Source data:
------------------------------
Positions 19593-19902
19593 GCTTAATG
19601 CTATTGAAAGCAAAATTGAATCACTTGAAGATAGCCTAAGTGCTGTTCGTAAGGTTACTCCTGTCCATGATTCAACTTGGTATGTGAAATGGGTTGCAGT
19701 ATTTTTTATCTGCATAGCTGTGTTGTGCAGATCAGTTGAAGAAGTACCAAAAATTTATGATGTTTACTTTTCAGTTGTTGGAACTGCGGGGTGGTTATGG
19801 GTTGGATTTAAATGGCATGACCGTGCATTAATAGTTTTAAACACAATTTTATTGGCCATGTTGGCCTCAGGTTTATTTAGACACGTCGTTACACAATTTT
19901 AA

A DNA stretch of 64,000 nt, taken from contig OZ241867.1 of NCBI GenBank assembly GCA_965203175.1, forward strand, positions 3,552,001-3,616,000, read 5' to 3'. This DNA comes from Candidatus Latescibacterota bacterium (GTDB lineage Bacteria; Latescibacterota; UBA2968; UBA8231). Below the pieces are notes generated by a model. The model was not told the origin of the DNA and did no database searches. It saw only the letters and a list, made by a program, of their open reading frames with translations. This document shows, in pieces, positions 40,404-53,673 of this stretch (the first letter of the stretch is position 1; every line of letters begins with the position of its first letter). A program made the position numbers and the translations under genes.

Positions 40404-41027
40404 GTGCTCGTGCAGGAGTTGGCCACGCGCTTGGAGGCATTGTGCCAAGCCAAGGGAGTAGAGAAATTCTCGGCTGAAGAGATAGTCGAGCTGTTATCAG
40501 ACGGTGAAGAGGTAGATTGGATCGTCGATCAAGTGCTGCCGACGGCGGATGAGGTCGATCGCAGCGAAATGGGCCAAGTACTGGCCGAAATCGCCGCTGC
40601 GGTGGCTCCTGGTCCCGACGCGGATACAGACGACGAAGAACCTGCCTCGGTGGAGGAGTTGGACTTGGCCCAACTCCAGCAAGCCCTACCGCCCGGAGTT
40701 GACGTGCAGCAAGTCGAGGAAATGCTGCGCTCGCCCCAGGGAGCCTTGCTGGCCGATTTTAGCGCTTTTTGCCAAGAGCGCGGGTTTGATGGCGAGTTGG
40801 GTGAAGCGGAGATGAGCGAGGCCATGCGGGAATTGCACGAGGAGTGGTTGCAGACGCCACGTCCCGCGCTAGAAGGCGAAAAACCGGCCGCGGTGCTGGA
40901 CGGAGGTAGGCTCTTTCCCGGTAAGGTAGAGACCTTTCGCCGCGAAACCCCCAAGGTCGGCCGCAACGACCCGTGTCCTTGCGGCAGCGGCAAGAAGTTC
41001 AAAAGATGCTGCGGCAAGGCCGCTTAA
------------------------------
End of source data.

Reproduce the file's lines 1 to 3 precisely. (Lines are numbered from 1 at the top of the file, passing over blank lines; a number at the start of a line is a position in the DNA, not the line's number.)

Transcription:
Positions 19593-19902
19593 GCTTAATG
19601 CTATTGAAAGCAAAATTGAATCACTTGAAGATAGCCTAAGTGCTGTTCGTAAGGTTACTCCTGTCCATGATTCAACTTGGTATGTGAAATGGGTTGCAGT